For all those who normally follow my blog, then you’ll already know I work with and revere the Morrigan.  And in a way, dedicating this seasonal celebration to her and two others, seemed (at least in my mind) like I was cheating on Her.  The card helped alleviate this, but there was still that niggling feeling of ‘Aawww! You’ve included other Goddesses… Just you wait until she finds out!’ In the back of my mind.  Which is ridiculous.  Both Morrigan and Brighid come from the Tuatha De Danaan and I have sworn no fealty to only one.  By rights, I have paid my respects with Danu, Brighid, Lugh, The Dagda and the Cailleach and even Dian Cecht before the Morrigan came into my life.  I certainly didn’t replace her with either of the two deities, I gave respect according to their seasons: End of Autumn for the Cailleach and the ending of Winter for Brighid.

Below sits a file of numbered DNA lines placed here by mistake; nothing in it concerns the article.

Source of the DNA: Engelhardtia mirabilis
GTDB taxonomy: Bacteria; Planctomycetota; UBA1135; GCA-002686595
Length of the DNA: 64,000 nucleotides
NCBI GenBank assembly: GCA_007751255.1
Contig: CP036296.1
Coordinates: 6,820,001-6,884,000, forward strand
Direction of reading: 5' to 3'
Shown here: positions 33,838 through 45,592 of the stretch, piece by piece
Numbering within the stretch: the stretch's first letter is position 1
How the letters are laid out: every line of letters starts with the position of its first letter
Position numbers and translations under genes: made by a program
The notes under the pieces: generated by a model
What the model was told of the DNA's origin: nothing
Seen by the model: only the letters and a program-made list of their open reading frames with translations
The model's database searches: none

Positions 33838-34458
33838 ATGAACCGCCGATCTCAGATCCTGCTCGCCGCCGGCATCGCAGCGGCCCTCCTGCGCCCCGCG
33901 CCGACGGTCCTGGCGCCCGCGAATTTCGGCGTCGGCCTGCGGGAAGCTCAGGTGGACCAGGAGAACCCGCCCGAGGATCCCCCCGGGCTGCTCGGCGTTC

The way I see it, The Morrigan is my prime Goddess.  She is my teacher and guide to my ‘warrior’ self.  The part of me that requires action.  Brighid is a Goddess of Bards (amongst others) and is a bringer of the flames of inspiration which can only be made physical by action.  The Cailleach, in whichever version I am talking to…. Being in the East Midlands, I am going to guess Black Annis is the Cailleach of these lands… a future blog there, methinks! She is the primal Goddess of Time and its cycles, the mysteries she knows of are more ancient and deeper than any.  And because I accept there are more than one deities in the universe, I was quite pleased when the Crane card came up.  If it does indeed symbolise the water goddesses, then that means no harm done and respect was rightly given for all three.

The Morrigan’s Mask…

I was inspired by this piece written on The Morrigan in Danu Forest’s article on ‘The Gods are not for sale!’ which you can read for yourself here.

So, I have to thank Leithin Cluan, really because she posted it to our Grove.  My particularly favorite bit is: